Q : Your debut novel, How To Be A Good Wife, was published recently. To begin with, could you tell those who don’t know a little about the book?
How To Be A Good Wife is an unconventional psychological thriller. Marta has been married to Hector for so long that she struggles to remember her life before him. She lives in a fog of domesticity, trying her best to be a good wife. After her son leaves home, she begins to feel unsettled: to see things around the house that unnerve her. Is her mind starting to unravel? Or is there something more sinister going on?
Q : Have you always known you wanted to be a writer? What inspired your debut?
When I was a teenager, I wanted to be an actress. I acted in a school play and I was terrible. However, the things I loved about acting – getting into the mind of a character – are the same things I love about writing. Except writing involves a more quiet, solitary process of improvement, whereas acting involves working towards that goal in front of other people, a process I found excruciating.
Q : Can you tell us about your writing process? What’s a typical writing day for you?
I still feel like I’m learning my ideal writing process. I recently went to a talk by David Vann, author of Legend Of A Suicide, and was shocked to hear he only works for one hour each morning. Having previously been a bit of a slave to my desk, I decided to try this. So currently, I work focussed and uninterrupted until I’ve written about 1500-2000 words. I try not to look back and get tempted into editing– I find this slows me down and makes me doubt. I trust my subconscious. I spend the rest of the day guilt-free, working on marketing How To Be A Good Wife, blogging, or reading other things. It’s quite ironic really, because when I was writing How To Be A Good Wife, I was working full time and would work for about an hour every morning before work. I have returned to that routine now, as I found having unlimited time to write was actually hindering my process.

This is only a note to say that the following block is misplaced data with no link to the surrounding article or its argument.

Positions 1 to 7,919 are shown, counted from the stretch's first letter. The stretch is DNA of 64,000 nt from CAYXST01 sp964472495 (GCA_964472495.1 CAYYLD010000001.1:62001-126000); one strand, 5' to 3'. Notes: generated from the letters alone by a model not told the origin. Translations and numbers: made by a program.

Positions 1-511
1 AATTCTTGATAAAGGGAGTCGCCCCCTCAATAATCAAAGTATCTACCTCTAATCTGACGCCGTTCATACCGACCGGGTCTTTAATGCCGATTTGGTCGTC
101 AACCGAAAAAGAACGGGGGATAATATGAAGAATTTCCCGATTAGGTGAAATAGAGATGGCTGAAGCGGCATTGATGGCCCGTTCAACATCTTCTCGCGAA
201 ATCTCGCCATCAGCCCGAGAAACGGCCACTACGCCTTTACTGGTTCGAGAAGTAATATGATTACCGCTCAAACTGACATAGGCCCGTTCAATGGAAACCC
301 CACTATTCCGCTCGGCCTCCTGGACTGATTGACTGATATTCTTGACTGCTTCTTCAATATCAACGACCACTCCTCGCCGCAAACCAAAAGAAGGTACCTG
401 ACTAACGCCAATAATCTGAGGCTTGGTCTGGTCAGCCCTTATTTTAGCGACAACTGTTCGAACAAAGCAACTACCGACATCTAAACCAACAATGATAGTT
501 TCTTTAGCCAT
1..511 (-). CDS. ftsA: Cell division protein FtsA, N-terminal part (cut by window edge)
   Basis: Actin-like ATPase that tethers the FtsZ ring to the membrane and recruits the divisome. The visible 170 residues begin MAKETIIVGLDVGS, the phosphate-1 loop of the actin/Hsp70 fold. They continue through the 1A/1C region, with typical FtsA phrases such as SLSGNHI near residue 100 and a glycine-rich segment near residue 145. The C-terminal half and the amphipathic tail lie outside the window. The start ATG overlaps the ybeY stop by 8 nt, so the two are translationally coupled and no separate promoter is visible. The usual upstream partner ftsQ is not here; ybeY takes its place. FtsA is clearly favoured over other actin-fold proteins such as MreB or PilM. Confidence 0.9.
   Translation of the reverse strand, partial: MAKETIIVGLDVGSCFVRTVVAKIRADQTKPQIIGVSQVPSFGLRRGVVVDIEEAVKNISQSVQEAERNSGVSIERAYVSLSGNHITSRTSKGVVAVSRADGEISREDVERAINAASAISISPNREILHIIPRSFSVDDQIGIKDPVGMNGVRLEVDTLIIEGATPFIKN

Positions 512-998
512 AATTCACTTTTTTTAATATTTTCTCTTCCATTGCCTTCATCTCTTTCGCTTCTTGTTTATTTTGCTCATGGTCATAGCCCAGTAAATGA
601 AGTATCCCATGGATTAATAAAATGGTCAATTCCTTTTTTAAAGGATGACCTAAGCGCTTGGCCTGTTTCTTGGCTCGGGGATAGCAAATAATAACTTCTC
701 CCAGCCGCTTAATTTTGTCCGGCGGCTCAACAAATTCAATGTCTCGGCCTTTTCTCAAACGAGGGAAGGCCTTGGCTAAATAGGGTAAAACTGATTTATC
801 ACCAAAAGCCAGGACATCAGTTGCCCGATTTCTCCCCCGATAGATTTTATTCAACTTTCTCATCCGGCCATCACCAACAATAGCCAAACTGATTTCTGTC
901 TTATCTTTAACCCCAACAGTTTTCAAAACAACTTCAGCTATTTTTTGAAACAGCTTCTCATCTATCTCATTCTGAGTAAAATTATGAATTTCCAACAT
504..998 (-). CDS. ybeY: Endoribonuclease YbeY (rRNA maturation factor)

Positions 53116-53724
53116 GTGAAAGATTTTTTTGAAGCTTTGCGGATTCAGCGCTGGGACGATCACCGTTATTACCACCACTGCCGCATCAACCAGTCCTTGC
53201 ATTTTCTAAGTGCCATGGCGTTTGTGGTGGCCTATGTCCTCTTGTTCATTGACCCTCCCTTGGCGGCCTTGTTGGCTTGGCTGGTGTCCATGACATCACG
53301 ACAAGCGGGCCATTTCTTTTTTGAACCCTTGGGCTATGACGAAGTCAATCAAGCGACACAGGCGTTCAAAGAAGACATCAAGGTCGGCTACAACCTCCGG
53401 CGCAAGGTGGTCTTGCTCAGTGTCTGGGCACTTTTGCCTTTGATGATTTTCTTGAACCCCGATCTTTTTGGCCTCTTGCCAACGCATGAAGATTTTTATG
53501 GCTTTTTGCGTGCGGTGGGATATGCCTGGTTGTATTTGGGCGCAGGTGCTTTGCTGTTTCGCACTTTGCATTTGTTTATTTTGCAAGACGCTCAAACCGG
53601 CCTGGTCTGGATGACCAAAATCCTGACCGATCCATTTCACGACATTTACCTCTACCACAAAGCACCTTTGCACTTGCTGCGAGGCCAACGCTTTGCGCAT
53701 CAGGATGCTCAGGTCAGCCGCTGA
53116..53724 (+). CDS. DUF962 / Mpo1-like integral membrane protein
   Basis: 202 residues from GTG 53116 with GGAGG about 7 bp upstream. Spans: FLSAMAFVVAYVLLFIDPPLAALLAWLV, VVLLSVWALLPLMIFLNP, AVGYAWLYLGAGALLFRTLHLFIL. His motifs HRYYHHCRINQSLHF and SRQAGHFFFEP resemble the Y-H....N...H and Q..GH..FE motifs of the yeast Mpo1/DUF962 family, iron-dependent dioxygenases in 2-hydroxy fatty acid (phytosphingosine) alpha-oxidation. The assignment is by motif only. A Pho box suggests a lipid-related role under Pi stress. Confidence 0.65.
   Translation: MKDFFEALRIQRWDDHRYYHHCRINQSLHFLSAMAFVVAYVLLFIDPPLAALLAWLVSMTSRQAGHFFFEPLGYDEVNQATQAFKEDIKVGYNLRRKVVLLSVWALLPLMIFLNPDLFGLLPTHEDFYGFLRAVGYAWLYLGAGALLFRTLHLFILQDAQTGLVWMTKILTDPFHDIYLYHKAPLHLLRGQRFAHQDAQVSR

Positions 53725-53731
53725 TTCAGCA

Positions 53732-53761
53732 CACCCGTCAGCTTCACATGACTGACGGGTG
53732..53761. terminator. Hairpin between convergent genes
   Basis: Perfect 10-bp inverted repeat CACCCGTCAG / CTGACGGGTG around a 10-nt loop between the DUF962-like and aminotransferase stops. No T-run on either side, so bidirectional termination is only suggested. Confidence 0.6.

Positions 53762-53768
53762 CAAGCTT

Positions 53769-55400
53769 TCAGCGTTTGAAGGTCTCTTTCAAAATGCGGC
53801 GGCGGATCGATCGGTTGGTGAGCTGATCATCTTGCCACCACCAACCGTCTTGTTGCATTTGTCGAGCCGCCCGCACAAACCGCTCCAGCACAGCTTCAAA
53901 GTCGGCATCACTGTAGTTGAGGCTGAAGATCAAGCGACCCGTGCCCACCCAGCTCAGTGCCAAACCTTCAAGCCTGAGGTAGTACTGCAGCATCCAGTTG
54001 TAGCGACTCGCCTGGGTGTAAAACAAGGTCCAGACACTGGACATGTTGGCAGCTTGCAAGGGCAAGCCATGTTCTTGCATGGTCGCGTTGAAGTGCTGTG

Q : Finally, do you have any advice for writers hoping to get their books published?
Firstly, focus on the work itself. Ignore the ‘rules’ of writing in a first draft, and ignore the doubting voice in your head. Just write the book you want to read. The editing comes later. Make it the best it can be: get feedback from people who aren’t already your friends. Only send it to agents when you’ve exhausted other feedback: when you can’t bear to look at it anymore and you have no perspective on what to do next.
Secondly, improve your chances of getting the book seen. Do work-experience at a literary agency. Don’t mention the novel. Target agents personally: research them and what they’re interested in. Twitter is a good place for this. Try to email them directly rather than going through an assistant or onto a slush pile. Learn about the industry. Prepare yourself. Remember that everyone is different, and if one person doesn’t like your manuscript, it doesn’t mean someone else won’t. If you’re lucky enough to receive detailed feedback, listen to it. Examine it from every angle, and improve. Don’t get defensive: this person is trying to help you.
Working with an agent will help you prepare it for publication. Keep working and keep the faith. It might be a long process, but if you give up, you’ll never know the outcome.